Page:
Mississippi expands access of Naloxone to prevent opioid overdose deaths

Published: Aug. 25, 2022 at 7:52 PM CDT
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JACKSON, Miss. (WLBT) - The Mississippi Department of Health is allowing pharmacists to sell Naloxone, an opioid reversal drug, to customers without a prescription - giving access to anyone who asks for it.

“It is a necessity right now, considering the evolution of the drug culture, as we continue to drive forward to ensure public safety and public health,” Col. Steven Maxwell, Director of the Mississippi Bureau of Narcotics, said.

The state of Mississippi is taking further strides in the fight against the opioid epidemic. Their solution is to expand the access to opioid overdose reversal drugs, like Naloxone or NARCAN, to the public.

“This is a tool that you can have at your fingertips to prevent the death of another person. And if that is possible, we want to be able to provide that,” Executive Director of the Mississippi Department of Mental Health, Wendy Bailey, said.

Prior to the expansion, NARCAN was primarily used by law enforcement and paramedics who respond to overdose calls. The Ridgeland Police Department has been using it for years.

“We squirt the nasal Narcan into their nasal passage, and it starts reducing the effects of opioids. You will start seeing the results, in most cases 15-20 seconds,” Lieutenant Eddy Addison explained.

But, would expanding access enable users to continue using opioids?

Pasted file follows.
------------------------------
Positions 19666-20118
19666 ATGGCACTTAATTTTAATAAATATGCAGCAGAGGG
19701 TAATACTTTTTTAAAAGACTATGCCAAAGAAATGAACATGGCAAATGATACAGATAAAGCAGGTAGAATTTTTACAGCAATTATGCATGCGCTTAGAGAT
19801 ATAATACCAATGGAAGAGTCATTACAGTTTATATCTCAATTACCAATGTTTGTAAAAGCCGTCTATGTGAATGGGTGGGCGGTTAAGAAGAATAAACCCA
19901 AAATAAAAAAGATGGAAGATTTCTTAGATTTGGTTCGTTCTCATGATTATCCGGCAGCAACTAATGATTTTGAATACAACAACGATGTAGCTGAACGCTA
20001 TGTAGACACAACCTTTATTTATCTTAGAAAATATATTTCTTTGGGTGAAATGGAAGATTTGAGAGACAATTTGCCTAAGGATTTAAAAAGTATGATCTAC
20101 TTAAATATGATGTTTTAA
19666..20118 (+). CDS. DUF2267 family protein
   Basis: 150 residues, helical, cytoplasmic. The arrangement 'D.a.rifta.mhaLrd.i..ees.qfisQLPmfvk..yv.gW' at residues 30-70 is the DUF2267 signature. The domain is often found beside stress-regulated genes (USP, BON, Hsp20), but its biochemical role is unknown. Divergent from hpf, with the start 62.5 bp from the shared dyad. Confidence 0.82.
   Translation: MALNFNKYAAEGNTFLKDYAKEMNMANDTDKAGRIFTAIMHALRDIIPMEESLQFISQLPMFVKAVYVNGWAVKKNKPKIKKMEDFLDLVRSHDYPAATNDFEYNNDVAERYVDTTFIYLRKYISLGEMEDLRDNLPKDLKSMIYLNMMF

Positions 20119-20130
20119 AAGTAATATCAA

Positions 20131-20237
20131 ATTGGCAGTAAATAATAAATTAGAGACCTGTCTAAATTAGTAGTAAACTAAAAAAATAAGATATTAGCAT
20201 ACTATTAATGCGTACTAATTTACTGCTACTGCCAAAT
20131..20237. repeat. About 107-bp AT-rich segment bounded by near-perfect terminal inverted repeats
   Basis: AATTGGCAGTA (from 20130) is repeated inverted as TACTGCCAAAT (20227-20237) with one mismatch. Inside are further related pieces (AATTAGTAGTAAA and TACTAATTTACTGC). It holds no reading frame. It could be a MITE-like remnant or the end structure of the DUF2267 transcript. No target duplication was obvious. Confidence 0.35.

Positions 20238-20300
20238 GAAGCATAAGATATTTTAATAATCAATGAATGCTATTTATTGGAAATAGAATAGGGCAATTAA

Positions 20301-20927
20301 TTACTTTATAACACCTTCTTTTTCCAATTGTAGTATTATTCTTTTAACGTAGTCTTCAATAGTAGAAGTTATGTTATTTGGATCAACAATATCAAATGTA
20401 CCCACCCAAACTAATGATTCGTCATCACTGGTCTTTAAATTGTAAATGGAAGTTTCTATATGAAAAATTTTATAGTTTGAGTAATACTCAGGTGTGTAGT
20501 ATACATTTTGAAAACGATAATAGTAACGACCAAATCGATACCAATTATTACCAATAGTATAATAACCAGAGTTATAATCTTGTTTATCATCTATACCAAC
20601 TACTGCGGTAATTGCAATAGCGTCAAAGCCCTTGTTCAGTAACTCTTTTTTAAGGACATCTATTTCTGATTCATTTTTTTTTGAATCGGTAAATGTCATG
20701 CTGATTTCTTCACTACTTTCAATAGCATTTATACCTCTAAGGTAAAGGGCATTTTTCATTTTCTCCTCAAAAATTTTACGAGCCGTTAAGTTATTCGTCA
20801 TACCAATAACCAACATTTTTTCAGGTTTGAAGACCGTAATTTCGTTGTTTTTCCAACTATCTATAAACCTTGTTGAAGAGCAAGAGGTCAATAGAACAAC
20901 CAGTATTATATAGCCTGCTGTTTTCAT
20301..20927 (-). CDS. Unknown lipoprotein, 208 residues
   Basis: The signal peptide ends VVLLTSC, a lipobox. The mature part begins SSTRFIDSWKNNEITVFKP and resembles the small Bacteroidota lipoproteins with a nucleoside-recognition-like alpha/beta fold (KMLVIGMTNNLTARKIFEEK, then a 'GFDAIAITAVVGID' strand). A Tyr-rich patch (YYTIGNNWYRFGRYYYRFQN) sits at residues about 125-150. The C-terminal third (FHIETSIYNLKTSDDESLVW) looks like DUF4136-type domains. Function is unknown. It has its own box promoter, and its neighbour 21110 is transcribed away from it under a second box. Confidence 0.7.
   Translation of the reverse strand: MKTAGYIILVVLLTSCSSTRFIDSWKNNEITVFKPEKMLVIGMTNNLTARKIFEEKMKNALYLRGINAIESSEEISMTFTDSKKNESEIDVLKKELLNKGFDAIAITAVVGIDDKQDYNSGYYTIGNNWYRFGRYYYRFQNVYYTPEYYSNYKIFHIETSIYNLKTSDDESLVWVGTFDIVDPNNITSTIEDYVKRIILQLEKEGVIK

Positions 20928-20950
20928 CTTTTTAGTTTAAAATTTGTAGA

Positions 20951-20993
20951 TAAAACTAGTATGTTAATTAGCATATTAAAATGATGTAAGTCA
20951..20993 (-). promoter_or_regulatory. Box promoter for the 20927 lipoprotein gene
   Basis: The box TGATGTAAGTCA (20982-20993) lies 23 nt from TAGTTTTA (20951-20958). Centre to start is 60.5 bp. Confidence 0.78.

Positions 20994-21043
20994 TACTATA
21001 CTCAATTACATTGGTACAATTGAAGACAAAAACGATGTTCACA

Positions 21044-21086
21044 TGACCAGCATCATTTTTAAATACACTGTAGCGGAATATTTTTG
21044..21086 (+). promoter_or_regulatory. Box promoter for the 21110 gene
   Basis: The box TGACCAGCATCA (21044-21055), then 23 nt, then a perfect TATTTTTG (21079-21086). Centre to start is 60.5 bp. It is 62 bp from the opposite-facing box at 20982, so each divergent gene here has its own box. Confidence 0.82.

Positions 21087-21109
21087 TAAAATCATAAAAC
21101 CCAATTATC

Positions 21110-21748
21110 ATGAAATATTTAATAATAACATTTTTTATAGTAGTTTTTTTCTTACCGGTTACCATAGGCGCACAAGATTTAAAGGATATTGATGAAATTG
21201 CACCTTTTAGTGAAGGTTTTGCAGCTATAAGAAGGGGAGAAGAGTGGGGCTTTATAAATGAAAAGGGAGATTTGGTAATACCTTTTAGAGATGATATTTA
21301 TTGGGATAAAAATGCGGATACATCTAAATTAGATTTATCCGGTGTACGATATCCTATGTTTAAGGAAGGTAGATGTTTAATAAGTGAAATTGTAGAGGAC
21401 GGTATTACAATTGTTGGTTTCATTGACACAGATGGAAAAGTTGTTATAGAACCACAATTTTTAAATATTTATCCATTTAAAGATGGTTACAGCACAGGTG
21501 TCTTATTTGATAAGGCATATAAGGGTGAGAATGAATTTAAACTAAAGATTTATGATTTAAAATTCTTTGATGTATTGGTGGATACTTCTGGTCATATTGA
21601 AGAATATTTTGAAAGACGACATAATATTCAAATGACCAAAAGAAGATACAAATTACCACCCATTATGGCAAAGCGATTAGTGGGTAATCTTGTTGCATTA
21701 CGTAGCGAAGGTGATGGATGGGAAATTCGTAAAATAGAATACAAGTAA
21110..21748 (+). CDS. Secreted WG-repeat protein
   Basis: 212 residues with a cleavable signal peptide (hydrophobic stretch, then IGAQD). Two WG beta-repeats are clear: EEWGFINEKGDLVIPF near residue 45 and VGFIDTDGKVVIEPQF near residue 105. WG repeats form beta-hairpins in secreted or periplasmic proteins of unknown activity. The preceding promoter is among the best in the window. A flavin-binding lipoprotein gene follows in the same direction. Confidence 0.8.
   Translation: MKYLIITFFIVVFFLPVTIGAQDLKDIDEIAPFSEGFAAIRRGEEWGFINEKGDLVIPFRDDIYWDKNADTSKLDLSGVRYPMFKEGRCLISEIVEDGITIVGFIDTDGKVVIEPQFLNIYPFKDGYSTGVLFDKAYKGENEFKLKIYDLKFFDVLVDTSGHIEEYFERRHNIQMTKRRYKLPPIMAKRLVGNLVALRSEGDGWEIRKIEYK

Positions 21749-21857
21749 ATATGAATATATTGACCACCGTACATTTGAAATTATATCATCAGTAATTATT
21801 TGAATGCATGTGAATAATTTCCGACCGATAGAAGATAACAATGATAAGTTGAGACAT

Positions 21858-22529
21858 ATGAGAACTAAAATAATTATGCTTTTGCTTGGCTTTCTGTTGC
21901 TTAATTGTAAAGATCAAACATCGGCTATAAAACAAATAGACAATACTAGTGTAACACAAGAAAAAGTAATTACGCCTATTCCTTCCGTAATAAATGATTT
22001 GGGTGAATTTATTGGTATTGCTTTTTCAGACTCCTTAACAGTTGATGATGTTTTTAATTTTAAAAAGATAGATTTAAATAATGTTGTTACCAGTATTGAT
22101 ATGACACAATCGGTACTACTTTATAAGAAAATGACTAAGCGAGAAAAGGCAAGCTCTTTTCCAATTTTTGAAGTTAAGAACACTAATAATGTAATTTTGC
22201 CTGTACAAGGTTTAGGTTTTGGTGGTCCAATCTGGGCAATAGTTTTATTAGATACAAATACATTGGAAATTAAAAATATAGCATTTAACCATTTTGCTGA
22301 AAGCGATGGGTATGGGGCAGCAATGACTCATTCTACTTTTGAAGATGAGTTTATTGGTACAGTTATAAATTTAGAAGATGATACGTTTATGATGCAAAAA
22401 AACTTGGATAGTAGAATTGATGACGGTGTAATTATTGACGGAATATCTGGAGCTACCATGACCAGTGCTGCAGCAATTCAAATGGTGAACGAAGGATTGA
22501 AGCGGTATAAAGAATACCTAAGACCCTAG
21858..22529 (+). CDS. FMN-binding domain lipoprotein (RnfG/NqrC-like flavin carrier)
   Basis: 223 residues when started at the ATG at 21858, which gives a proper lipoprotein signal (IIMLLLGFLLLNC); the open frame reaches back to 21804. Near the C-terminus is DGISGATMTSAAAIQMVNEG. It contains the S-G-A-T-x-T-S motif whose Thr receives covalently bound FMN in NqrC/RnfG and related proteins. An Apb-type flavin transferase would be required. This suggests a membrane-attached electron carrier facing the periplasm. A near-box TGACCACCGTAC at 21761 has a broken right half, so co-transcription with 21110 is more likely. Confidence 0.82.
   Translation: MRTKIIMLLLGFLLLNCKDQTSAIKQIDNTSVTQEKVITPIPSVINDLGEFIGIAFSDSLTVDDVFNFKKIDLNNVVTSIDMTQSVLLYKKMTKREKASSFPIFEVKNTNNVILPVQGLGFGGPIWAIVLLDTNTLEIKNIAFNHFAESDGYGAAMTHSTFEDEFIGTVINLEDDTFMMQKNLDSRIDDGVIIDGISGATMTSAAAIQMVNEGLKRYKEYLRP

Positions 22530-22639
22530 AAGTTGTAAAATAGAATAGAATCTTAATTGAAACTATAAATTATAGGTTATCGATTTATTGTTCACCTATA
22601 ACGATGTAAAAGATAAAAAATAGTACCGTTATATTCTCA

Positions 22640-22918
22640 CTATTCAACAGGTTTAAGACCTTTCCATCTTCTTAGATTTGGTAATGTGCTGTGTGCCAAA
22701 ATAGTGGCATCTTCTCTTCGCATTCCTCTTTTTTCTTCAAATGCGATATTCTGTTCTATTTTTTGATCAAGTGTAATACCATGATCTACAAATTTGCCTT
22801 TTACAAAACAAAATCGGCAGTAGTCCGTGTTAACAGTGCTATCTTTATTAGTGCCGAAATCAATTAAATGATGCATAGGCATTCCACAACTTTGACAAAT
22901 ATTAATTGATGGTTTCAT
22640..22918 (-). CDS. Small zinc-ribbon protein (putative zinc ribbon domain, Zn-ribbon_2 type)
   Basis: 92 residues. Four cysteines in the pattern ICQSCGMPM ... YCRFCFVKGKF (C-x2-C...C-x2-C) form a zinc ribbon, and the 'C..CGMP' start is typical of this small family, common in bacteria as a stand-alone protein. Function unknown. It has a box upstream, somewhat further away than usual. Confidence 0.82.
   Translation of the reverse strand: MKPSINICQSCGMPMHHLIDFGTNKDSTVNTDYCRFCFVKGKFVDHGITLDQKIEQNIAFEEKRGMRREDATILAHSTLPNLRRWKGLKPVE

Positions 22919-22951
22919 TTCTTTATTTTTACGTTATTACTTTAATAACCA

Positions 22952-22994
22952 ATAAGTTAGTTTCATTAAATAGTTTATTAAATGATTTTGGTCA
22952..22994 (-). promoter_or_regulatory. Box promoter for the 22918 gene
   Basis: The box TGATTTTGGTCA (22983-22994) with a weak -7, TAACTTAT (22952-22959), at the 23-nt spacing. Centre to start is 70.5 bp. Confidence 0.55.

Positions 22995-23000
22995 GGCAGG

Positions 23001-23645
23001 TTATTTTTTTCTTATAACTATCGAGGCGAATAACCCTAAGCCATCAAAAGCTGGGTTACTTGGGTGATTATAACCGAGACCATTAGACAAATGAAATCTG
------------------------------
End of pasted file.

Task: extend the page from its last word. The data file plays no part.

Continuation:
“It’s not like you just use it, you know, and then you go back to your life 15 minutes later. It’s not that you still have to seek medical attention, attention,” Bailey said.

Col. Maxwell said after 500 overdose deaths were reported last year and 200 have been reported so far in 2022, it’s important to give as much access to reversal drugs to prevent that number from growing.

“It should be easily accessed because you never know when you may come in contact with someone who may have something inside of their bodies still metabolizing that may result in them overdosing. And you also yourself may potentially be exposed to fentanyl,” Maxwell said.

Addison said he thinks it’s important that if someone is going to carry NARCAN, they learn from experts on how and when to use it on someone.

For information about NARCAN and how to administer the drug, the Mississippi Department of Mental Health has videos that help demonstrate proper usage as well as a list of places that provide Naloxone to the public, free of charge.

If you are addicted to opioids, resources are available through MS DMH here or call the Substance Abuse Hotline at 1-800-662-4357.

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